Bone
Bone forming tumors (not osteosarcoma)
Osteoblastoma


Topic Completed: 1 August 2013

Revised: 5 July 2019

Copyright: 2003-2019, PathologyOutlines.com, Inc.

PubMed Search: Osteoblastoma[title]

Related topics: Aggressive osteoblastoma

David R. Lucas, M.D.
Page views in 2018: 7,544
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Cite this page: Lucas DR. Osteoblastoma. PathologyOutlines.com website. http://www.pathologyoutlines.com/topic/boneosteoblastoma.html. Accessed July 19th, 2019.
Definition / general
  • Benign, bone forming tumor comprised of anastomosing trabeculae of osteoid and woven bone rimmed by osteoblasts
  • Rare; 1% of primary bone tumors
Terminology
  • Also called giant osteoid osteoma
Sites
  • Wide skeletal distribution
  • 1 / 3 spine and sacrum
Clinical features
  • Progressive pain, not as intense as with osteoid osteoma
  • Spinal tumors have neurological findings and scoliosis
  • Rarely presents with fever, weight loss, generalized periostitis (“toxic osteoblastoma”, Am J Surg Pathol 1979;3:463)
Diagnosis
  • Radiographic correlation often helpful
Radiology description
  • Demarcated bone tumor with intralesional ossification
  • Mostly nondestructive growth
  • Some have central nidus or nidi
  • Tumors with secondary ABC changes (aneurysmal bone cyst) are expansile
  • Spinal tumors originate in dorsal elements, may secondarily involve vertebral body
  • Up to 25% of radiographs are suspicious for malignancy (AJR Am J Roentgenol 1976;126:321)
Radiology images

AFIP images
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Pubic ramus expanded, cortex thinned


Contributed by Dr. Mark R. Wick
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Talus

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Talus MRI



Contributed by Dr. David R. Lucas
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T7 osteoblastoma with central nidus

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Iliac osteoblastoma with sclerotic rim

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Rib osteoblastoma suspicious for malignancy

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Large periosteal osteoblastoma of femur

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Great toe osteoblastoma

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Osteoblastoma of tooth root



Images hosted on other servers:
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Sphenoid osteoblastoma

Prognostic factors
  • 20% local recurrence
  • Tumor localized near central neural axis have greater morbility and mortality
Case reports
Treatment
  • Curettage, en bloc resection
Gross description
  • Mostly curetted gritty, red fragments of osteoblastoma
  • Intact tumors well demarcated with scalloped edges
  • Often hemorrhagic
  • One or more nidi
Gross images

AFIP images
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Osteoblastoma of ilium


Contributed by Dr. Mark R. Wick
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Atypical type


Contributed by Dr. David R. Lucas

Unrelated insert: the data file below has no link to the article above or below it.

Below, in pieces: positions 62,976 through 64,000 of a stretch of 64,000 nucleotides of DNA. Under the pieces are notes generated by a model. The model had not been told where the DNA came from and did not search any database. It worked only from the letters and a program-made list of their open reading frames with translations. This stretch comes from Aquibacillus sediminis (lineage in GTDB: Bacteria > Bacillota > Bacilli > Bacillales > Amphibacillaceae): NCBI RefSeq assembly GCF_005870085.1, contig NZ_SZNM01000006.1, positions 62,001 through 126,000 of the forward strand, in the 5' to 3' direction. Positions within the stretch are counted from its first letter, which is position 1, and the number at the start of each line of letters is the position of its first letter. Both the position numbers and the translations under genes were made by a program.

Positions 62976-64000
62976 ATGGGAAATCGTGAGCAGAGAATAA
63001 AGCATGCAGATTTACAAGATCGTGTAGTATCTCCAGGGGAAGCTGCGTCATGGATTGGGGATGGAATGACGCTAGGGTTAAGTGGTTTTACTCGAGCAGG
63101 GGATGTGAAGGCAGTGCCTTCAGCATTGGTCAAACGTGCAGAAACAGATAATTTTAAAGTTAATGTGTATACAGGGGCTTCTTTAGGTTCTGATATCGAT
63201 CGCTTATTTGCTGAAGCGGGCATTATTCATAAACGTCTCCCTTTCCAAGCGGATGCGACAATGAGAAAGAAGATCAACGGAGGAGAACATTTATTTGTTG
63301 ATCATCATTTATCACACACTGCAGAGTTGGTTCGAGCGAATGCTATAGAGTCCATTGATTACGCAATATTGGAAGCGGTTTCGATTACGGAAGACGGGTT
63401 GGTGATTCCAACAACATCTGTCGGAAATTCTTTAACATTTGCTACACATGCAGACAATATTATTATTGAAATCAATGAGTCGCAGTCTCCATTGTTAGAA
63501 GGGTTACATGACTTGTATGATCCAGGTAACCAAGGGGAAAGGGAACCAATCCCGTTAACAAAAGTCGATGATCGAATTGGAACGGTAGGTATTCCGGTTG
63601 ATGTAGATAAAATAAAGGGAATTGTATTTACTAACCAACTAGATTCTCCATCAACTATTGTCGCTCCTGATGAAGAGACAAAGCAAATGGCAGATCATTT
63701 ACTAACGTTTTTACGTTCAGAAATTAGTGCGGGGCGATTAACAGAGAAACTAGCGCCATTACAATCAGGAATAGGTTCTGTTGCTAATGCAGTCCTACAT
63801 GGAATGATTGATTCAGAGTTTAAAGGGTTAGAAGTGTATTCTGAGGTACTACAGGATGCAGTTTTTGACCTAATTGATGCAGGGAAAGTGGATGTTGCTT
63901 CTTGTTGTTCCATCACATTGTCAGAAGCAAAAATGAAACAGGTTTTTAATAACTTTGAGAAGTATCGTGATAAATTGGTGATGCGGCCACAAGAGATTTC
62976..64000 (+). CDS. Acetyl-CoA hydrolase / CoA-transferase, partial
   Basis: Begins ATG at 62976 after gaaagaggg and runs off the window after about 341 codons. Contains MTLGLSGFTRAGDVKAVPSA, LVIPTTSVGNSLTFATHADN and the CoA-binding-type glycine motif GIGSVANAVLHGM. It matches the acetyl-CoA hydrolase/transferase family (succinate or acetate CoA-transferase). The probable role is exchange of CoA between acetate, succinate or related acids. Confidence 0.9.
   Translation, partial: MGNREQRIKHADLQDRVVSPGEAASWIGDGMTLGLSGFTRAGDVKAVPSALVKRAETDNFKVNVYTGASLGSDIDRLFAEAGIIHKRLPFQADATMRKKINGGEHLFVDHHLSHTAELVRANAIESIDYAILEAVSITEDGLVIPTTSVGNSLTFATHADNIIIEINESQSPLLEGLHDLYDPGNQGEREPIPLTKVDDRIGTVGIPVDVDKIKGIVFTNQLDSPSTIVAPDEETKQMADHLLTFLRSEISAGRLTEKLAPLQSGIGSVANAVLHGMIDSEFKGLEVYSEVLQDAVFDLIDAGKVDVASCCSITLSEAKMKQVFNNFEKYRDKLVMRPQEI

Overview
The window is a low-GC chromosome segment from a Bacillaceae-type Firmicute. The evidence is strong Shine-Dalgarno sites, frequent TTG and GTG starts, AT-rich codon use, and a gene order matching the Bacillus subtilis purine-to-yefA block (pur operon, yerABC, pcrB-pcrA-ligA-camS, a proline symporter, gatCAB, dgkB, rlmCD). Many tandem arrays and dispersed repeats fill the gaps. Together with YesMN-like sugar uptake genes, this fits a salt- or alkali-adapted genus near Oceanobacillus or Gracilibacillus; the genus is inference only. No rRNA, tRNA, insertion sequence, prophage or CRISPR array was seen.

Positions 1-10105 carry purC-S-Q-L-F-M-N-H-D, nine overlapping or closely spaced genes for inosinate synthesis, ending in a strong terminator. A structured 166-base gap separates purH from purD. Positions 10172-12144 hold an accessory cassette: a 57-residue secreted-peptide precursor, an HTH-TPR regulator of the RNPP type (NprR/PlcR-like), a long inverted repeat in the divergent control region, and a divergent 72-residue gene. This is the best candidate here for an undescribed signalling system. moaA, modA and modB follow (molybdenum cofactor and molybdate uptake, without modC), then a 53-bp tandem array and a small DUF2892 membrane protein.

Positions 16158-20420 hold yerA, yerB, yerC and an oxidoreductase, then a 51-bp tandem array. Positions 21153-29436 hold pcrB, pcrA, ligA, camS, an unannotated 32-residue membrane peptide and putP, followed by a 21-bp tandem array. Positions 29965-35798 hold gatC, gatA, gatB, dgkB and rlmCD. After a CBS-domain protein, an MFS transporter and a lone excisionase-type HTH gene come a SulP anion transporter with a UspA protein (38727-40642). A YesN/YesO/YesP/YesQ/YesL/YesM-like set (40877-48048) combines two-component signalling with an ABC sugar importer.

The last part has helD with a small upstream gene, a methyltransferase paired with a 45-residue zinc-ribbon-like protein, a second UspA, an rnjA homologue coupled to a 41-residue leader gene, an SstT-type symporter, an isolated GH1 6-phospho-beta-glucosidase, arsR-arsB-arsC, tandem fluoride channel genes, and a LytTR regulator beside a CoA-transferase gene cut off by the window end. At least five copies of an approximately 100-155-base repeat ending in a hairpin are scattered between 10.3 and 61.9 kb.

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Osteoblastoma of clavicle

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Spinal T7 osteo-
blastoma with
central nidus
involving pedicle


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Intracortical osteoblastoma of tibia

Microscopic (histologic) description
  • Anastomosing trabeculae of osteoid and woven bone
  • Rimmed by single layer of benign activated osteoblasts
  • Numerous osteoclasts
  • Loose fibrovascular stroma between bone trabeculae
  • Intralesional hemorrhage and secondary ABC common
  • Does not permeate adjacent host trabecular bone
  • Often pagetoid reversal lines
  • Central nidus of dense woven bone in some
  • Low mitotic rate
  • Rare tumors with cartilaginous matrix
  • Rare tumors with degenerative atypia (pseudomalignant osteoblastoma)
Microscopic (histologic) images

AFIP images
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Various images



Contributed by Dr. Mark R. Wick
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Atypical type

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Atypical type with epithelioid osteoblasts


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Talus



Contributed by Dr. David R. Lucas
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Osteoblastoma with cartilaginous matrix

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Demarcated tumor

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Activated osteoblasts

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Anastomosing trabeculae


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Central nidus of sclerotic woven bone

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Solid area of an osteoblastoma

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Osteoblastoma high power

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Degenerative atypia



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Various images

Cytology description
  • Large osteoblasts with eccentric cytoplasm and perinuclear hof and large vesicular nuclei with prominent nucleoli
  • Osteoclastic giant cells
  • Osteoid matrix
Cytology images

Contributed by Dr. David R. Lucas
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Cytology smears
A and B: Plasmacytoid appearance of osteoblast and multinucleated osteoclast cells (Diff-Quik, 3400)
C: Osteoblasts and banal spindled cells (Papanicolaou, 3400)
D: Cell block exhibiting osteoid with osteoblasts (H&E, 3100)

Electron microscopy description
  • Children and young adults
  • Mean age 20 years, wide age range (6 - 75 years)
  • 60% female (2:3 male:female ratio)
Differential diagnosis
Additional references
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